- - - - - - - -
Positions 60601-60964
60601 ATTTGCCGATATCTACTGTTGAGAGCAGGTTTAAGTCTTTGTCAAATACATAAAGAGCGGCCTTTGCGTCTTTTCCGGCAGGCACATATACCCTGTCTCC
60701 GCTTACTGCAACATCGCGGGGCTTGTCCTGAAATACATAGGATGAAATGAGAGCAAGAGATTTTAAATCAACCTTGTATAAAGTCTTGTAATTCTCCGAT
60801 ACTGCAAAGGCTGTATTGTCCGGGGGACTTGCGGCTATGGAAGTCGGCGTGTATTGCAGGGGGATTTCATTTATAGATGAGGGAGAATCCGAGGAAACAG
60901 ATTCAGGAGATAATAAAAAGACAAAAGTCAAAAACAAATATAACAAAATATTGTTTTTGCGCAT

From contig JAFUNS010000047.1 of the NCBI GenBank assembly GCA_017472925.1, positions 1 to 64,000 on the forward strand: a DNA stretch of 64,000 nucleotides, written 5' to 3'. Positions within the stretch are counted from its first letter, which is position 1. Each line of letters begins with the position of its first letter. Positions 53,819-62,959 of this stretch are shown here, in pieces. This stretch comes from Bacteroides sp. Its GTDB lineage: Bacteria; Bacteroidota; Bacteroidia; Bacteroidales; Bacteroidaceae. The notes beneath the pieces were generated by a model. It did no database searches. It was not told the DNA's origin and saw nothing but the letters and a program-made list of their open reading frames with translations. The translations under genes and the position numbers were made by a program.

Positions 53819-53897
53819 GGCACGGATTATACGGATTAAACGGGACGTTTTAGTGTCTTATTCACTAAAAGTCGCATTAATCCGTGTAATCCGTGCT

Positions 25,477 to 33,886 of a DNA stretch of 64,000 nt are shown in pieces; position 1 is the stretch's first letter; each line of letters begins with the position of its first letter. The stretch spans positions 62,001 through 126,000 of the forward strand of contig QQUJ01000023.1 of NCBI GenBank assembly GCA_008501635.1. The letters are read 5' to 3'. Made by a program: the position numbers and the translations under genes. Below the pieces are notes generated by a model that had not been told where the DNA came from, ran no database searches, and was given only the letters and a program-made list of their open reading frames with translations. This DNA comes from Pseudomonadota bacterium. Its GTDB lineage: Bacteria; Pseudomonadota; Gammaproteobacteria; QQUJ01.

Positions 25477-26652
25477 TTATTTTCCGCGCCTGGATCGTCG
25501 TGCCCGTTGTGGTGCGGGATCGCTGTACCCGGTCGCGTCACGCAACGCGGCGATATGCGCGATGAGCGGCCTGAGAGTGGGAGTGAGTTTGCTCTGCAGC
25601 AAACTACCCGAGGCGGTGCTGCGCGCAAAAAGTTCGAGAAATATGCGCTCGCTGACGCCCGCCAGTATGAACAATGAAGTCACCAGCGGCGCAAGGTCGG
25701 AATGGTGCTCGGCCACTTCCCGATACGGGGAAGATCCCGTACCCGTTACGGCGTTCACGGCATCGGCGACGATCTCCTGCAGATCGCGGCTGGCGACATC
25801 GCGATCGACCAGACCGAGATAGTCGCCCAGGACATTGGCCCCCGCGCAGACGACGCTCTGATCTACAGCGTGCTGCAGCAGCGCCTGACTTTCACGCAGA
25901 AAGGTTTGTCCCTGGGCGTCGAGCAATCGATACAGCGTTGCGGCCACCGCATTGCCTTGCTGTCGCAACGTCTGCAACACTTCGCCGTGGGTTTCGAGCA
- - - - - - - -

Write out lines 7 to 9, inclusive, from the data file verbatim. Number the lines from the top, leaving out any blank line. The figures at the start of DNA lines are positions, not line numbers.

Positions 53819-53897
53819 GGCACGGATTATACGGATTAAACGGGACGTTTTAGTGTCTTATTCACTAAAAGTCGCATTAATCCGTGTAATCCGTGCT

Positions 25,477 to 33,886 of a DNA stretch of 64,000 nt are shown in pieces; position 1 is the stretch's first letter; each line of letters begins with the position of its first letter. The stretch spans positions 62,001 through 126,000 of the forward strand of contig QQUJ01000023.1 of NCBI GenBank assembly GCA_008501635.1. The letters are read 5' to 3'. Made by a program: the position numbers and the translations under genes. Below the pieces are notes generated by a model that had not been told where the DNA came from, ran no database searches, and was given only the letters and a program-made list of their open reading frames with translations. This DNA comes from Pseudomonadota bacterium. Its GTDB lineage: Bacteria; Pseudomonadota; Gammaproteobacteria; QQUJ01.